In almost five years of articles, I have never focused solely on Ash Wednesday, the Christian holy day where we intentionally focus on our mortality. This is not a greeting card kind of holiday. It is not the holiday full of joyous carols or egg hunts. However, it, too, has its place.
One of the scriptures for the day is from the prophet Joel. “Return to me with all your hearts.” “Rend” or tear “your hearts and not your clothing,” the prophet writes.
In her poem, “Rend Your Heart: A Blessing for Ash Wednesday,” Jan Richardson says, “To receive this blessing, all you have to do is let your heart break.”
Every year on Ash Wednesday, we acknowledge our mortality. That is why we smudge ashes on our foreheads and wear them around for others to see.
Last year, when we gathered in person in our chapel, I knew of COVID and had some idea it would reach us soon in Georgia, but I had no idea what we would be facing. None of us did.
I had no idea how much our hearts would break because of the death, isolation, loss of work, sacrifices and then, of course, the stress of essential workers and others.
Smearing ashes on our forehead and reflecting on our mortality reminds us that life is a gift. Life is also fragile.
There is more to Ash Wednesday than this, too. It is the beginning of the holy season of Lent, a 40-day season of rest, reflection, renewal, and repentance. For instance, Joel also writes, “Return to me with all your hearts.” Joel is not asking us to return to him, the prophet. He is speaking as if God is speaking, “Return to me (God) with all your hearts.”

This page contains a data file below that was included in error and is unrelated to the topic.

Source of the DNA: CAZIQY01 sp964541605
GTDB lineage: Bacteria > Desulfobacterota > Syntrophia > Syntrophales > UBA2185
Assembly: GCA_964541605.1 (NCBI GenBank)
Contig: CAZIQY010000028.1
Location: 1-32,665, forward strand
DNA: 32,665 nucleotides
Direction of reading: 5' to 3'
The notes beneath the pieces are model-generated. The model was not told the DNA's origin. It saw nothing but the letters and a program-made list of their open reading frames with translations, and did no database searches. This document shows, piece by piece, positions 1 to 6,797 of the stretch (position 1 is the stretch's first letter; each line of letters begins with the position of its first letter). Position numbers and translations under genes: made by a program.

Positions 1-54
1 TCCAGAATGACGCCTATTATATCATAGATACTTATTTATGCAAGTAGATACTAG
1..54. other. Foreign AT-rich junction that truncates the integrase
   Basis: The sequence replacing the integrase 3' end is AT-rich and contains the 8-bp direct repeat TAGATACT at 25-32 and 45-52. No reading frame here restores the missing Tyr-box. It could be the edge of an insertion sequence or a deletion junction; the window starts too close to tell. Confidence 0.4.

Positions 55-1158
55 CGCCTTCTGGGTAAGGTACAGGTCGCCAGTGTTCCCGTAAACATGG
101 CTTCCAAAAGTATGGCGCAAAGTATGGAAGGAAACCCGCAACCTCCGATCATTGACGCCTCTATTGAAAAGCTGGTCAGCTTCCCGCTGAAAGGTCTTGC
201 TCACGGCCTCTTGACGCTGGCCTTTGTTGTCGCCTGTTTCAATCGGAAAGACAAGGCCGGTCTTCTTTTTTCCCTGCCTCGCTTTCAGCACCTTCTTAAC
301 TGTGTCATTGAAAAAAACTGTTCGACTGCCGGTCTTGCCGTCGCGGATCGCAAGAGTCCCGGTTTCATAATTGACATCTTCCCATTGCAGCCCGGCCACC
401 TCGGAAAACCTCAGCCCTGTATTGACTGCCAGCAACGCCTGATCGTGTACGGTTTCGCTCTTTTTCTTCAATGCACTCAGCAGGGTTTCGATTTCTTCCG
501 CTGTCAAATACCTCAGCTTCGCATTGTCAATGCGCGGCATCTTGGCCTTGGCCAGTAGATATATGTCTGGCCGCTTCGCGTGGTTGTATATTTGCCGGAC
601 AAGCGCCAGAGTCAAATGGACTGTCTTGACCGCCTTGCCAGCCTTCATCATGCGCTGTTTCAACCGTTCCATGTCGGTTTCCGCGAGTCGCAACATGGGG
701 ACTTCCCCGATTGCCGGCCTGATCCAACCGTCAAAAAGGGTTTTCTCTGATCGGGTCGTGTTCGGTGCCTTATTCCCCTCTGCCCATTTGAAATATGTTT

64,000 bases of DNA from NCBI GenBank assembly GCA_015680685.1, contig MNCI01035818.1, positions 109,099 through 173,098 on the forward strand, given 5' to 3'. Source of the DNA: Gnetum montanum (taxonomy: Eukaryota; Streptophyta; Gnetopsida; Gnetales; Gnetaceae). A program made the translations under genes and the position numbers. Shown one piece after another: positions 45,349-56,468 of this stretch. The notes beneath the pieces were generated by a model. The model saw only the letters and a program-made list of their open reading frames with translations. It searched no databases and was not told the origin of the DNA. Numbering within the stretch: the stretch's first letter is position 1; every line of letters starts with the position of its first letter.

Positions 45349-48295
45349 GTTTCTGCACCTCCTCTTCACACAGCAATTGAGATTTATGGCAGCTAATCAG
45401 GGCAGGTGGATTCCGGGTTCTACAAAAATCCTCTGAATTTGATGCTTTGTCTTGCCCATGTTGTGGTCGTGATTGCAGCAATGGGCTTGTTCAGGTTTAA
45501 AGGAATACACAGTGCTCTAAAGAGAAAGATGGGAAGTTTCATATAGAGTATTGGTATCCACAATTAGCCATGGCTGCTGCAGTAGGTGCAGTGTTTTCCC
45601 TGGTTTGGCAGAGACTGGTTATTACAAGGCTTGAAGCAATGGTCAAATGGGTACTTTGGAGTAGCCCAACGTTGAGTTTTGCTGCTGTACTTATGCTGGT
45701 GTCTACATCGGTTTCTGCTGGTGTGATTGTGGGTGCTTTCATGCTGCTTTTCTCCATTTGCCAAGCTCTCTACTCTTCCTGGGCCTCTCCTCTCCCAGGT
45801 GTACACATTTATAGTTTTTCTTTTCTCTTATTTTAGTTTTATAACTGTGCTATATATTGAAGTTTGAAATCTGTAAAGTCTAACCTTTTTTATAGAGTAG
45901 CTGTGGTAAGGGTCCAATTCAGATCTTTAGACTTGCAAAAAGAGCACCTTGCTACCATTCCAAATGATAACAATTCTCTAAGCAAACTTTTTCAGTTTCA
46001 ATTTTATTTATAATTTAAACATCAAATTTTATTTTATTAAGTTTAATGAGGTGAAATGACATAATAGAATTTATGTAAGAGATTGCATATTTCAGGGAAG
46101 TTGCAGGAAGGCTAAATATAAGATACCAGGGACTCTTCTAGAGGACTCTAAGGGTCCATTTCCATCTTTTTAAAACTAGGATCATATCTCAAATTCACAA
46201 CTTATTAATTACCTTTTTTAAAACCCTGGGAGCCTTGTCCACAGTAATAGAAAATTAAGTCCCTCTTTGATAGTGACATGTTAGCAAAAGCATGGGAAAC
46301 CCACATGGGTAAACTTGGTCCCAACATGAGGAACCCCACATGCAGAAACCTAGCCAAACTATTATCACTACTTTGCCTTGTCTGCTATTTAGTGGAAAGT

Joel introduces another theme of this day and the season of Lent – to return. To return or turn around is what the word “repent” literally means. The question for us is, “What are the ways in which we need to turn around or change direction in our lives?” It is an important question to keep in front of us during Lent.
When I think of changing directions, I often think of forgiveness. Who needs forgiving? Well, all of us. We need to forgive ourselves. Forgive others. We often need to allow someone to forgive us.
There is a beautiful song from the Taizé community in the south of France called “God is Forgiveness.” Just as Joel writes, “Return to me with all your hearts,” so the song reminds us, “God is forgiveness. Dare to forgive and God will be with you.” Indeed.
Later in her poem, Jan Richardson reminds us that our entire life is inscribed whole upon our heart’s walls. She says it could take days to wander the rooms of our heart, a heart that contains our entire life. “Forty, at least,” she writes.
Lent’s 40 days are ripe for us to wander. They are ripe for “trusting the breaking,” as she writes. It is a season for us to be intentional. It is a time where we can develop the intention with which we want to live the rest of the days in 2021.
Whether or not you participate in these Christian sacred days and seasons, you still have the chance to think about intention. Read more poetry. Take more walks. Join a virtual book club. Develop a contemplative practice. Forgive more. Judge less.
Let this season of wandering remind you of God’s love. Of our need for forgiveness and to forgive. Of setting intentions. Let the wandering lead you to wondering.
The Rev. Dr. Lyn Pace is a United Methodist minister and college chaplain who lives in Oxford with his spouse and 8-year-old.